Slick can play. That's the first thing to know about Slick. Slick can play. Slick is Whitey Herzog's nickname for Andy Van Slyke, formerly one of Herzog's St. Louis Cardinals, now the estimable 28-year-old centerfielder for the Pittsburgh Pirates. One would assume that Herzog, the Cardinals' manager, called him Slick with good reason. Van Slyke's wife, Lauri, knows plenty of good reasons. "So cocky, so cool and arrogant, so full of pride," she says.
From across the kitchen table at the Van Slyke home in Chesterfield, Mo., a suburb of St. Louis, Slick curls up the corners of his mouth like the Cheshire cat, or the Vicomte de Valmont, or Nuke LaLoosh. He raises one eyebrow in agreement.
"Yes," he says to her. "If you don't think that way, great things will never happen to you."
Lauri already knows this. She and Andy have been together for, what is it now, 12 years? They have three sons—A.J., Scott and Jared, the baby. Jared came in with the New Year, and on this afternoon he's being held securely in Van Slyke's strong hands. Jared wouldn't be any safer with Allstate. Slick has great hands. "And wheels, arm strength and power," he says. "Yep. Was God-gifted with the tools."
True. Slick can play the outfield. And what Slick does best is go get it. In 1988 he led National League outfielders in putouts (406) and total chances (422) and was fifth in fielding percentage (.991). He had 12 assists and only four errors in 152 games in centerfield. Two plays from last year will tell you about Van Slyke's season. Against the Cardinals in their home opener, he raced in to shallow center, dived flat out and stole a sure hit from Vince Coleman. During the last week of the regular season, in Pittsburgh, with one out in the top of the ninth and the Pirates leading 3-2 and needing to beat the Cardinals to clinch second place in the National League East, St. Louis second baseman Luis Alicea lifted a fly to centerfield. Jose Oquendo tagged at third. Slick moved back a few steps, ran in with an educated, ballplayer's stutter-step, caught the ball and threw Oquendo out at the plate for the double play.
Watching with special interest from the dugout on both those plays was Herzog, who knew as well as anyone that Van Slyke, as he trotted off the field after that final out of that final-week victory, was carrying some fabulous stats in his pocket, stats that at season's end would read: .288 batting average, 25 home runs, 15 triples, 100 RBIs, 101 runs and, for good measure, 30 steals.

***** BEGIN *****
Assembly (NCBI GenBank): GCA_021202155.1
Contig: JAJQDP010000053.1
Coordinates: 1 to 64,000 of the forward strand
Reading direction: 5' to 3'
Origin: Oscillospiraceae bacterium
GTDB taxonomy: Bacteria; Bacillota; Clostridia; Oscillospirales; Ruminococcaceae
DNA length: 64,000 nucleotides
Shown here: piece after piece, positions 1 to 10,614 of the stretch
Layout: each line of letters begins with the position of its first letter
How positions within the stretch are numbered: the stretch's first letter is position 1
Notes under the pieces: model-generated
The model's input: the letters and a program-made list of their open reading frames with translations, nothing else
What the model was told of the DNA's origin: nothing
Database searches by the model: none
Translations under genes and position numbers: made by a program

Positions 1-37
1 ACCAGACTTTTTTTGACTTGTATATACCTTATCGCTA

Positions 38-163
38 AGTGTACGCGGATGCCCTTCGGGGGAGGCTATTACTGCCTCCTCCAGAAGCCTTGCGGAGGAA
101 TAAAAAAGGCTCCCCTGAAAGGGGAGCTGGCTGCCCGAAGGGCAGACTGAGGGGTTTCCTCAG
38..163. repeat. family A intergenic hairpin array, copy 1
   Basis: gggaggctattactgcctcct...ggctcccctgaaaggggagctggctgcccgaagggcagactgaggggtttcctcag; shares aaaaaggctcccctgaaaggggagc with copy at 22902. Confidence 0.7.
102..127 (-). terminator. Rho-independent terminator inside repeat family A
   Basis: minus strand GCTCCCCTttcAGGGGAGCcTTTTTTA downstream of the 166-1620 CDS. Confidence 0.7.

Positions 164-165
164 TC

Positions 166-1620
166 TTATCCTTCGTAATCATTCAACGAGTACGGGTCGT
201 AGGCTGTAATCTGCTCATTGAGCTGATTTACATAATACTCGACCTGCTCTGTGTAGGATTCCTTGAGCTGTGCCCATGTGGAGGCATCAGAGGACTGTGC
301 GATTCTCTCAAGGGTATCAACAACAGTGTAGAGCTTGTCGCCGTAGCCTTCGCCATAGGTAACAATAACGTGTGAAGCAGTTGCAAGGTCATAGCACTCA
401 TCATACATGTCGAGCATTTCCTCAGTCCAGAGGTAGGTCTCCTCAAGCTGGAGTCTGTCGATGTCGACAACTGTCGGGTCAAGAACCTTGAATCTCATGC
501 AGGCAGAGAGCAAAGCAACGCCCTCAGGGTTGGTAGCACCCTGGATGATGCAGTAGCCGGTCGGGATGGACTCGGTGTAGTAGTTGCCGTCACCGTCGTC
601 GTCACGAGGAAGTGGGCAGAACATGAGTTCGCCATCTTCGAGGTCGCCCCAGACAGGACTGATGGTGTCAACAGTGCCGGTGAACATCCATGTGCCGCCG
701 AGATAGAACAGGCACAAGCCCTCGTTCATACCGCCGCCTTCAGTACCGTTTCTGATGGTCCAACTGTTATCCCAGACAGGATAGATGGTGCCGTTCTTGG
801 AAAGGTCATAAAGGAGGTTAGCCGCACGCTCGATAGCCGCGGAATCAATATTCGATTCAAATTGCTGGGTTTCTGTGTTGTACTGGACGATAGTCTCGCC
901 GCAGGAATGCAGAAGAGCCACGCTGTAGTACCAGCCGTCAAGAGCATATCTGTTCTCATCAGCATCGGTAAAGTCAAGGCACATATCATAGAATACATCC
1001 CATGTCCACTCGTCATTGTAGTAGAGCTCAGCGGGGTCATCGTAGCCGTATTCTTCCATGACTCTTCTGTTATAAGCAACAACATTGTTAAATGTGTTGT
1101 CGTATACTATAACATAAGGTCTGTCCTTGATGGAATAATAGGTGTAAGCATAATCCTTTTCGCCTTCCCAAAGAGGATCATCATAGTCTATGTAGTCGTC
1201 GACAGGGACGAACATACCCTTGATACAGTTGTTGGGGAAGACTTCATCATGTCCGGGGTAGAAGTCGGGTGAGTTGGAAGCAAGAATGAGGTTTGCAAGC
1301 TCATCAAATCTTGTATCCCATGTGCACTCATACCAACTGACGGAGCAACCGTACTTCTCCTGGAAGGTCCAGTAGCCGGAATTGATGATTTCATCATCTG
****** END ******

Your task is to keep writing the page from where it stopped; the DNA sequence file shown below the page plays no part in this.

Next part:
"With Andy Van Slyke, what you see is what you get. He'll never be more than a .270 hitter with 60 or 70 RBIs."
—Whitey Herzog, 1986
Slick can play. Slick can play just about anything. The first time he went bowling, Van Slyke rolled a 200. He had a 36-inch vertical jump at age 17 and can still shoot the eyes out of the basket. At 6'2", he can dunk with authority. He plays golf four or five times a year and the last time out shot an 84. He picked up racquetball in two minutes, and you don't want to see him on the tennis court if you've got an ego to preserve. Slick would probably be a whiz at Nintendo, but he lets A.J. take care of that. "I can get the princess in Super Mario Brothers," says A.J. evenly. No doubt. A.J. is five years old.
Like son, like father. Ask the mother. Andy met Lauri nearly 12 years ago, when he was playing summer league basketball games in Utica, N.Y. Lauri Griffiths was a local beauty who had come to a game to meet Ron Evans, a young man who just happened to be Van Slyke's biggest athletic rival. "I threw in five long jumpers in a row," says Slick. "Lauri yawned. She looked the other way." After the game Andy walked straight up to Lauri and asked her for some gum—"Actually, I asked for some of her Juicy Fruit," he says. She turned and left. That night Andy found her and told her that she was going to a Doobie Brothers concert with him—and told her to inform her parents. The 16-year-old Van Slyke didn't have a driver's license. He drove anyway. What is it Lauri says now? "So cocky, so cool and arrogant...."
And why not? Last season Van Slyke won a Gold Glove and was named an All-Star outfielder in the National League, meaning that for one season he was judged a better centerfielder than Eric Davis of the Cincinnati Reds. Read that sentence again in 10 years. Slick understands. "Oh, I think Eric is on another level," he says. "It's just a matter of experience and concentration level, which will come for Eric."